RE: virus: Re: Social Metaphysics

Robin Faichney (
Thu, 2 Oct 1997 11:41:59 +0100

> From: Tadeusz Niwinski[]
> Robin wrote:
> >I wrote:
> >> >> What other important prerequisites do we need for evolution to
> >> occur?
> >> >>
> >> >Replication with *variation*!!!!! :-)
> >>
> >> Yes, mutation is also very important in the process of evolution.
> >>
> >It's a prerequisite, so inconsistency is as important as consistency!
> >
> >:-)
> Now I understand the first smiley. :-) Mutation is not inconsistency!
> The
> rules of nature still apply in mutation.
So who said inconsistency breaks any rules? This
depends on what level we're looking at. Evolution
depends on imperfect replication, which
*on*that*level* is inconsistency, by definition. Sure,
look at lower levels, like the chemistry, and no "rules
of nature" are broken. But if you confined yourself
to such low levels, you'd never be able to understand
any higher level phenomena. Such as memetics,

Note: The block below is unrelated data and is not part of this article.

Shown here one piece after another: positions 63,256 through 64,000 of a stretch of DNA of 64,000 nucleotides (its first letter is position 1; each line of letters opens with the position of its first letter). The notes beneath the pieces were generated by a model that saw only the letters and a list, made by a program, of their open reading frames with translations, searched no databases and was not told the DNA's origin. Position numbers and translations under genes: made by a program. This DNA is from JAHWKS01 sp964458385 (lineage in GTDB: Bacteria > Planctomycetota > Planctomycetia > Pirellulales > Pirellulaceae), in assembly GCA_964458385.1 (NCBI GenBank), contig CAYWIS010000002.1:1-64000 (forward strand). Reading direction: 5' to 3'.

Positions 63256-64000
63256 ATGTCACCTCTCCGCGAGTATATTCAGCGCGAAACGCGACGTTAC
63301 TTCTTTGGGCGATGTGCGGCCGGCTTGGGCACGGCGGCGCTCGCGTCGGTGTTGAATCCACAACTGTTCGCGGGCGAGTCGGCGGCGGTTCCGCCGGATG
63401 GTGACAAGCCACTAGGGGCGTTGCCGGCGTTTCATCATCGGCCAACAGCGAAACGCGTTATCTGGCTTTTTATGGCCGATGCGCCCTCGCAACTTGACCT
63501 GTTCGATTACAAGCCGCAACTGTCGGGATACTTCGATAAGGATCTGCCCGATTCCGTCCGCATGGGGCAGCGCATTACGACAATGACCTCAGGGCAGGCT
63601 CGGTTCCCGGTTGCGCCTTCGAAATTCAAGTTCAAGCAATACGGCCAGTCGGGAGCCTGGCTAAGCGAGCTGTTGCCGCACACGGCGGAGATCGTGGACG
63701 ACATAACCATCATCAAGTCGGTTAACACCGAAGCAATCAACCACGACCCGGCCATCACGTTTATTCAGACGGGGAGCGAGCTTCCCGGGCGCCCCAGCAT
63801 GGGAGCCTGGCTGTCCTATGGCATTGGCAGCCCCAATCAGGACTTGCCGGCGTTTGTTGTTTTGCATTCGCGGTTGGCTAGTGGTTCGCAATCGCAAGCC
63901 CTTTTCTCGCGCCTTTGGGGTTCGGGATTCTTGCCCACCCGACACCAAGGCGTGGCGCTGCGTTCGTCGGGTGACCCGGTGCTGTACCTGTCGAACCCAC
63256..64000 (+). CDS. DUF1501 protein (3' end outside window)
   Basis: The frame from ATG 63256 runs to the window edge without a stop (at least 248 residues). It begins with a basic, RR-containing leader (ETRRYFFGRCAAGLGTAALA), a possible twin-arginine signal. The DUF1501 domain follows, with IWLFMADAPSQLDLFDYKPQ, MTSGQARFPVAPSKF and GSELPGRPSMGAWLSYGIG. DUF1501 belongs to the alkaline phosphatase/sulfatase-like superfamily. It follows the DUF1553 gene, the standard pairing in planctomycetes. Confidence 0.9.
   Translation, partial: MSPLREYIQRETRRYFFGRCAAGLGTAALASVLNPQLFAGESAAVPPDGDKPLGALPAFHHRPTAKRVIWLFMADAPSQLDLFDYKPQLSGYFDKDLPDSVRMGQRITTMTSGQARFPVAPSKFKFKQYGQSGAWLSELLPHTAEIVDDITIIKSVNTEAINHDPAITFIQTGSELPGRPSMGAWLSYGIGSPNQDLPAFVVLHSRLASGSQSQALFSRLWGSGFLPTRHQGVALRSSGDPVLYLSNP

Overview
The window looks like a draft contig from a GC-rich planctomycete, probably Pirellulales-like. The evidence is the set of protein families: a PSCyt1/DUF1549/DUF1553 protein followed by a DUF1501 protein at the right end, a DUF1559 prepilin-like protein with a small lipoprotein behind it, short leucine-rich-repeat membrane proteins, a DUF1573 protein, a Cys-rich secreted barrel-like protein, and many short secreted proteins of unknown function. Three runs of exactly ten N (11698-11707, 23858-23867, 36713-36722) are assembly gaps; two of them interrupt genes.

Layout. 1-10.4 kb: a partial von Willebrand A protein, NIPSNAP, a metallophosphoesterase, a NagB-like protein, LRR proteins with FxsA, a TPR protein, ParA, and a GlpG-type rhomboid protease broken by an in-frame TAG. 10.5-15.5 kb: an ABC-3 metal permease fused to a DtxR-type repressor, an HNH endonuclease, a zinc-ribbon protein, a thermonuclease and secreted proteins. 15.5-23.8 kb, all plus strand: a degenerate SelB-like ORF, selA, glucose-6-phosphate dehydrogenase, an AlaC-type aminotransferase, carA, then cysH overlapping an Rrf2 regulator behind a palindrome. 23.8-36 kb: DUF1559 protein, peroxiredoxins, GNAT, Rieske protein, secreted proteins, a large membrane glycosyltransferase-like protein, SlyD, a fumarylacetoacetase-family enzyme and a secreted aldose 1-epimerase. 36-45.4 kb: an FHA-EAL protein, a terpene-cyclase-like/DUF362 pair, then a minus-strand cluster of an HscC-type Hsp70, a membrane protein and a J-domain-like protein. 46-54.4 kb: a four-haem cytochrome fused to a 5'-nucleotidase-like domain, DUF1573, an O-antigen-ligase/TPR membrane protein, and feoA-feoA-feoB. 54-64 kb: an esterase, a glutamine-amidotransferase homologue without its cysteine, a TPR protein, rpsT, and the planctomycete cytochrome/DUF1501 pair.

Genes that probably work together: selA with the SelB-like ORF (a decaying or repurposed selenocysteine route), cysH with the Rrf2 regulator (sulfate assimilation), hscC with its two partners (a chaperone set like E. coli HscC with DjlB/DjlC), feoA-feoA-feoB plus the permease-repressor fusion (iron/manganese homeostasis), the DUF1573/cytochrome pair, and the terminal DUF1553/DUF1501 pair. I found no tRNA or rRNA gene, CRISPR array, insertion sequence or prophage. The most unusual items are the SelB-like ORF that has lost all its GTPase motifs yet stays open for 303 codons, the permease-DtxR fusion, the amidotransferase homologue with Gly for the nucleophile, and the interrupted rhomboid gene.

for instance. Or even evolution, for that matter. If
all you mean by consistency is that everything obeys
the "laws" of physics, then that tells us nothing about
any subject other than physics. On your definition,
absolutely everything is consistent, just as on DMcF's
definition of rationality, absolutely everything is
rational. But what applies to everything, tells us

> If we look at genetic algorithms
> the difference is obvious. As I wrote before, when creating a sorting
> program one has to be consistent in what the selection criteria are,
> but
> when generating mutations of the program one wants to be as random as
> possible.
Consistently random, I suppose! :-)